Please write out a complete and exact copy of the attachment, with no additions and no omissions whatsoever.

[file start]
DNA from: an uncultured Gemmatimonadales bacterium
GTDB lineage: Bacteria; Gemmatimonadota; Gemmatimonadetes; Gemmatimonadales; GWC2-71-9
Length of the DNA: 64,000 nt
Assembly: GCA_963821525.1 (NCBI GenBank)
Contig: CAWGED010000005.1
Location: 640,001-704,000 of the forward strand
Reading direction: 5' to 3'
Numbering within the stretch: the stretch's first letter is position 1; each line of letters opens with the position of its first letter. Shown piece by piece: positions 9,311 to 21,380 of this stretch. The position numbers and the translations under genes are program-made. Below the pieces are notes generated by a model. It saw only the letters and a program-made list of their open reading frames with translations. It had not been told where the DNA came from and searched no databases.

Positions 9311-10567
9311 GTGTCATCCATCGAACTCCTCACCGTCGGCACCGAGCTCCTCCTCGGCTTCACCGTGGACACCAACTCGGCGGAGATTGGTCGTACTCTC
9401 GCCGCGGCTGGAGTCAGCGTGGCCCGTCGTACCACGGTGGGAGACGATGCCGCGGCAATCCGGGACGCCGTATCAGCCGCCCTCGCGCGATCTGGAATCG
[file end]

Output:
DNA from: an uncultured Gemmatimonadales bacterium
GTDB lineage: Bacteria; Gemmatimonadota; Gemmatimonadetes; Gemmatimonadales; GWC2-71-9
Length of the DNA: 64,000 nt
Assembly: GCA_963821525.1 (NCBI GenBank)
Contig: CAWGED010000005.1
Location: 640,001-704,000 of the forward strand
Reading direction: 5' to 3'
Numbering within the stretch: the stretch's first letter is position 1; each line of letters opens with the position of its first letter. Shown piece by piece: positions 9,311 to 21,380 of this stretch. The position numbers and the translations under genes are program-made. Below the pieces are notes generated by a model. It saw only the letters and a program-made list of their open reading frames with translations. It had not been told where the DNA came from and searched no databases.

Positions 9311-10567
9311 GTGTCATCCATCGAACTCCTCACCGTCGGCACCGAGCTCCTCCTCGGCTTCACCGTGGACACCAACTCGGCGGAGATTGGTCGTACTCTC
9401 GCCGCGGCTGGAGTCAGCGTGGCCCGTCGTACCACGGTGGGAGACGATGCCGCGGCAATCCGGGACGCCGTATCAGCCGCCCTCGCGCGATCTGGAATCG